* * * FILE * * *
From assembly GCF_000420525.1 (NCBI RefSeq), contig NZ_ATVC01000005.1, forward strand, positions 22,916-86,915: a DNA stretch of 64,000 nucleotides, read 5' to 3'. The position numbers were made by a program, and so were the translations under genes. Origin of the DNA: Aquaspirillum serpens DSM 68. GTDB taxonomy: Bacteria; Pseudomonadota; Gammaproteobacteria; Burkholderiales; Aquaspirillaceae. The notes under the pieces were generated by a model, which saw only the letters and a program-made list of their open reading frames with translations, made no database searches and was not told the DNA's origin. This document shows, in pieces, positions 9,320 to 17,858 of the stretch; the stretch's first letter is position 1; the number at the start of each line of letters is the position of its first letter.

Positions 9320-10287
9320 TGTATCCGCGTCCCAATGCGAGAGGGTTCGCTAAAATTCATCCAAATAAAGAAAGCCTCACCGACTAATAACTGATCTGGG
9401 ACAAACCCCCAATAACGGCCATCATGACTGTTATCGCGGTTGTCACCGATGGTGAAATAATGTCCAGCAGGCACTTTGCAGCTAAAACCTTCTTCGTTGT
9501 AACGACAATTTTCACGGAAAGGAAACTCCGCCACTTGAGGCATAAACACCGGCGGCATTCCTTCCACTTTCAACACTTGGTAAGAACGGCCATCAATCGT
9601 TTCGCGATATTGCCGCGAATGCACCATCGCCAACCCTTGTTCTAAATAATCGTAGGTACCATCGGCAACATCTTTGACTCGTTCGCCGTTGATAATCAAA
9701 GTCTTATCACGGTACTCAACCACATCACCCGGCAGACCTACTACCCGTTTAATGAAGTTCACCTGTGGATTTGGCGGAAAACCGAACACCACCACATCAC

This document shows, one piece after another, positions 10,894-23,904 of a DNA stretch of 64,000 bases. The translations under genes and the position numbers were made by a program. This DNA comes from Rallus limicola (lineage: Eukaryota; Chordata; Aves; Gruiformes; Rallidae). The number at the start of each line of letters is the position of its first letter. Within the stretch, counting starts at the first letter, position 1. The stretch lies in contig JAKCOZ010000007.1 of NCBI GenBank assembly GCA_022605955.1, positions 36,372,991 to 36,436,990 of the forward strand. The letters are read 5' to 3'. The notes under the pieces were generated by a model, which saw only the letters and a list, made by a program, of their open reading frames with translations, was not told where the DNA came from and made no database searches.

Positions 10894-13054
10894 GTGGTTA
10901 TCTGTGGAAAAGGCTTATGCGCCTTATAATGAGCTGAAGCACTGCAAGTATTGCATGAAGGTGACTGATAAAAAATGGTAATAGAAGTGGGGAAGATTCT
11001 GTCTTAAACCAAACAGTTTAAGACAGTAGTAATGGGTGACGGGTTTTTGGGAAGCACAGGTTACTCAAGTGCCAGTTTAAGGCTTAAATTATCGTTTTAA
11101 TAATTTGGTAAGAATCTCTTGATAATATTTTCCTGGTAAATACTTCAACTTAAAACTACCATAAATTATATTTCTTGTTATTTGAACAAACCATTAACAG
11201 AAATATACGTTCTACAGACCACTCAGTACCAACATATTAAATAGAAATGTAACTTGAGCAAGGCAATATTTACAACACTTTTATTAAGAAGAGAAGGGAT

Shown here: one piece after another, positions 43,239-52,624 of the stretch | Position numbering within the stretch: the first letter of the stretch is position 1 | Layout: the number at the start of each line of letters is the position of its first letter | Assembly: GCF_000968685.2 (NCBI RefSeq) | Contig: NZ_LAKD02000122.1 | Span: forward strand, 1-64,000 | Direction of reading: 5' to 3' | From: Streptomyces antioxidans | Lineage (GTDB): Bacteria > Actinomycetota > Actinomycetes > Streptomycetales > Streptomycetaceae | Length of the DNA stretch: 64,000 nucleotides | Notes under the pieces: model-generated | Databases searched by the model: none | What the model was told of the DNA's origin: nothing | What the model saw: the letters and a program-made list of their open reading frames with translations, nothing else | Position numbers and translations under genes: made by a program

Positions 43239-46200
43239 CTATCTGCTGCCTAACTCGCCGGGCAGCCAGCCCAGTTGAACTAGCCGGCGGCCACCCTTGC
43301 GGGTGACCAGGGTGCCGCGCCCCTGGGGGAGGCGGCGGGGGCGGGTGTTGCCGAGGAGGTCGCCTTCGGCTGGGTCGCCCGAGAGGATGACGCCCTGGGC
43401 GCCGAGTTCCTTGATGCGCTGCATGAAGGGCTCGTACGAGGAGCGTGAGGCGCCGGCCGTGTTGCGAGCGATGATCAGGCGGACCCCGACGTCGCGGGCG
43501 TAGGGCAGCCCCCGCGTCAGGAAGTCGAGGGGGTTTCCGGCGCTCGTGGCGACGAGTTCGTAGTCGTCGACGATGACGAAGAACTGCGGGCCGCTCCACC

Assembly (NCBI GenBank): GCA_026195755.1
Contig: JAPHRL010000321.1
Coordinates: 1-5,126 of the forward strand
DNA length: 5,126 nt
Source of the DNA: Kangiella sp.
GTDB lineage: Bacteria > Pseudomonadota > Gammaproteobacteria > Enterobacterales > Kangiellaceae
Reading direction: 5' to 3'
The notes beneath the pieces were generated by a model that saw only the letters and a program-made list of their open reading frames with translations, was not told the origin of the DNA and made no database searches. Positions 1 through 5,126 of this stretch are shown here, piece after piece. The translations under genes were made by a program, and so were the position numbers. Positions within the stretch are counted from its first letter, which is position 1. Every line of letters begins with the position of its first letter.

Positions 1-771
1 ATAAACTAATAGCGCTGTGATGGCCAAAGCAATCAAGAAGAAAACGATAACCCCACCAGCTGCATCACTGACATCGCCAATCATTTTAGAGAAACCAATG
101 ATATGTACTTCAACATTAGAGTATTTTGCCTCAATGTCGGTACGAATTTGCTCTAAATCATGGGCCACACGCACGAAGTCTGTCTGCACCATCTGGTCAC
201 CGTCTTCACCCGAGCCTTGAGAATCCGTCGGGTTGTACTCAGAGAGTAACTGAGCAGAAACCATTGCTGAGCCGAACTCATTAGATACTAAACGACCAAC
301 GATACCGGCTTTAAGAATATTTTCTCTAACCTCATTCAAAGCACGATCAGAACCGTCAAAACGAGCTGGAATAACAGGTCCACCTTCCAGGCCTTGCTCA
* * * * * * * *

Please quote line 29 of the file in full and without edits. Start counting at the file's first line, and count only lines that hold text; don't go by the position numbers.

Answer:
Positions 1-771